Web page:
How adolescents perceive their future, and why: a cross-cultural study
Grootboom, Gregory Allen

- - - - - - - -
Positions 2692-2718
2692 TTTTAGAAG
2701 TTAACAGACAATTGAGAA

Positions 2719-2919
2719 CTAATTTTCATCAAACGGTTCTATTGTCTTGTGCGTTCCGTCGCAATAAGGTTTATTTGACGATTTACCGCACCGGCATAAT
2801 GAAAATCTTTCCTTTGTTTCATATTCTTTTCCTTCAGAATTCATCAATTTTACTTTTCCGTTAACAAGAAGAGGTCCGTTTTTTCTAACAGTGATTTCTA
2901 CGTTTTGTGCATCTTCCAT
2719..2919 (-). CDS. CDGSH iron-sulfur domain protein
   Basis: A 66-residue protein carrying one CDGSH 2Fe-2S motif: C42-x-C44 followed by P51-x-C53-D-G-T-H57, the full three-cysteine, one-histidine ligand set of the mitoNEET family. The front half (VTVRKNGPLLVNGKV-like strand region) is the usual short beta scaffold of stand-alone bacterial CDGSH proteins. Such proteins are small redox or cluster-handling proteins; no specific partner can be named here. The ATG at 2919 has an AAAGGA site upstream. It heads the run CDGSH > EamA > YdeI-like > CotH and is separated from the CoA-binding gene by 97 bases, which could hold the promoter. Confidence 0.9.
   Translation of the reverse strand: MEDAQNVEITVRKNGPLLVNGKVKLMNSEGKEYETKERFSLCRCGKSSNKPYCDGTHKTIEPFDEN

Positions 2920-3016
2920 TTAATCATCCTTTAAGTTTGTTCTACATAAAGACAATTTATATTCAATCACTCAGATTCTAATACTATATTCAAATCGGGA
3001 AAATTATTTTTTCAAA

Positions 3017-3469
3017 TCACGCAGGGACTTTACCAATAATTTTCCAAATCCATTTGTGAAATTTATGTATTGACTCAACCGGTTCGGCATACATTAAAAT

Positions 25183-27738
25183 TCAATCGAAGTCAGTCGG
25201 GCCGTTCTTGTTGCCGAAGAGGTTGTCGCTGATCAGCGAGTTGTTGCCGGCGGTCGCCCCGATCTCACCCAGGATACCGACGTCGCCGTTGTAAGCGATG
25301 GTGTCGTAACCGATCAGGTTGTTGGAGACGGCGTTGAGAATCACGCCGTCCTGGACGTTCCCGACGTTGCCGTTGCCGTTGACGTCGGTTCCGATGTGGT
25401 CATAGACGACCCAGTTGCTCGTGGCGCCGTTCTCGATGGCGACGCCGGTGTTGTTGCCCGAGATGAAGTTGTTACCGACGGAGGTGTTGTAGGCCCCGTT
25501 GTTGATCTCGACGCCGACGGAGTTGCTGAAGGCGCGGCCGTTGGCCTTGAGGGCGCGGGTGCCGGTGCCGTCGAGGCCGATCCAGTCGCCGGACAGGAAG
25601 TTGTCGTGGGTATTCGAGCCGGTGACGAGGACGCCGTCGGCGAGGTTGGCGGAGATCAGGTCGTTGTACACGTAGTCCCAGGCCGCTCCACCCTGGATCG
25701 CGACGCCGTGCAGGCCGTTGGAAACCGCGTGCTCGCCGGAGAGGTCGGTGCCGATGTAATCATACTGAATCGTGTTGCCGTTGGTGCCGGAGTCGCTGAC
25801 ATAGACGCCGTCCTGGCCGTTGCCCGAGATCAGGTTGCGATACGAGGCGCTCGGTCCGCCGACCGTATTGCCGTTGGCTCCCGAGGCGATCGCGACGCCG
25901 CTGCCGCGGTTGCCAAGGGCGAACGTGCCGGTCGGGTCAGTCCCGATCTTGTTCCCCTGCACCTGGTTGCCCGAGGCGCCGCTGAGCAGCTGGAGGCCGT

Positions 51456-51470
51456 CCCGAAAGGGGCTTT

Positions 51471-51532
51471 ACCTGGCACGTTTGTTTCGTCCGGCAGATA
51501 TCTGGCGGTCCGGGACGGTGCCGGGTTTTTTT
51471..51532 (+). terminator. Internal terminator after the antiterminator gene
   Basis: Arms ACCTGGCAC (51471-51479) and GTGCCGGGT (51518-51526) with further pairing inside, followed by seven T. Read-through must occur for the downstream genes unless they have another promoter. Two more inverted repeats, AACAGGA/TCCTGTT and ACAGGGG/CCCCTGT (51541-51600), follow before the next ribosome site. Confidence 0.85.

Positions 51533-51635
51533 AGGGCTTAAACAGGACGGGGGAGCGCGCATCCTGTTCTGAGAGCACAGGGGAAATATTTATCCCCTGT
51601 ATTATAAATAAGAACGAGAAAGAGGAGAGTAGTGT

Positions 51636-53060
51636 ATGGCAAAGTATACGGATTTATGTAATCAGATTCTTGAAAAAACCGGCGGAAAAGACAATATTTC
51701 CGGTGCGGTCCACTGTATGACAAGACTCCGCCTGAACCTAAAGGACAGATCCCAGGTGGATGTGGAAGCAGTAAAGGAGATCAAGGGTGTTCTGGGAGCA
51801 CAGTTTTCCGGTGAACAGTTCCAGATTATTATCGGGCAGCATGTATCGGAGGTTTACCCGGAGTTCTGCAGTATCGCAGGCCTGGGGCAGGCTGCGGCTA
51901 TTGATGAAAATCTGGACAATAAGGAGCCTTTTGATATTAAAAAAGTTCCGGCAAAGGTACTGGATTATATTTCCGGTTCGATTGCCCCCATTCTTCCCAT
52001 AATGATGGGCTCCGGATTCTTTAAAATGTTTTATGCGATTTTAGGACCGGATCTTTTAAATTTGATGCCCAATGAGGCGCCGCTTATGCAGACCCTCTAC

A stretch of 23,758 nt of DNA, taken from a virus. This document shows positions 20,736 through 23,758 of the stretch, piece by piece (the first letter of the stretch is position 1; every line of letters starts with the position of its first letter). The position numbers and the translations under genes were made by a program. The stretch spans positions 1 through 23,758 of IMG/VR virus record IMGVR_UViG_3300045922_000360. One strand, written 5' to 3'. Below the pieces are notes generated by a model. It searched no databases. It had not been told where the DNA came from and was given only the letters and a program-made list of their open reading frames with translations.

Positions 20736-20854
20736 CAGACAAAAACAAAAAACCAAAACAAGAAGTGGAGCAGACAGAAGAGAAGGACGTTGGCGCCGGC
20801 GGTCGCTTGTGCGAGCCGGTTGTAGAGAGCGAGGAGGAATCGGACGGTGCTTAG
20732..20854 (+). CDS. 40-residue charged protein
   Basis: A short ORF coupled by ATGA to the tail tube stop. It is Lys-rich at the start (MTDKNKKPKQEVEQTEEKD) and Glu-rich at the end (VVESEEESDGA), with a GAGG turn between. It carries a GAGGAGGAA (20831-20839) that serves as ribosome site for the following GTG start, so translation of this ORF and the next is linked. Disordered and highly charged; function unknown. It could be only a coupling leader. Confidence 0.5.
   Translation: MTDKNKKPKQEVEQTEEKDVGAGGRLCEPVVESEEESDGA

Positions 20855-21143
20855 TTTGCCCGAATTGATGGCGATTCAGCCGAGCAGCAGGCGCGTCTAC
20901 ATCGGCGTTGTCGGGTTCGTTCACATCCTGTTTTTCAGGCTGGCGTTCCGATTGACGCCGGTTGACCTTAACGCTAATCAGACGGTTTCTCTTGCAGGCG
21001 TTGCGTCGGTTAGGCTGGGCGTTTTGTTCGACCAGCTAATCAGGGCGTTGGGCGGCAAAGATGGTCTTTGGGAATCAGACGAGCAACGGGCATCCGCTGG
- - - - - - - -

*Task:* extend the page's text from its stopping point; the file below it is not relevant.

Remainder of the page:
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After the change to full democracy in 1994, South African society had to transform. Education was seen as the platform from which this transformation was to be launched. This transformation of education however, had differential impacts on the future time perspective of learners in secondary schools. The purpose of this study was to determine how learners perceived their futures; to determine whether there were cross-cultural differences and what the factors were that impacted on the future time perspectives of learners. The research followed a mixed method approach, with the participation of 395 learners from different schools in the Northern Cape, South Africa. For the quantitative study the Future Time Perspective measure and the Repertory Grid were used and for the qualitative part, a self designed open-ended questionnaire was employed. The results showed that the different cultures perceived their futures differently, with the Black and Coloured groups having a shorter time perspective than the White group. The society in which the school functions also has differential impacts on learners. All learners saw violence as having the biggest impact on their possible selves. Learners demonstrated similarities as well as differences in some areas. The Tswana and Xhosa learners cited health concerns and gangsterism (crime) as negatively impacting factors. Coloured learners focused on gangsterism and racism, whereas White learners saw racism and social justice issues impacting on their futures. Having noted that racism, violence and health concerns as the greatest threat to learners’ future time perspective, the researcher provided a praxis through which educators can deracialise. Guidelines were also suggested as a challenge to education so that these societal issues may be addressed in the school. Challenges for future research in the field of identity formation after such rapid social transformation have to be undertaken. A new term, second racism, could be explored further. Additionally, the constitutional mandates which afford more opportunities for the female child could also impact on the identity development, as well as the possible selves of the female learner.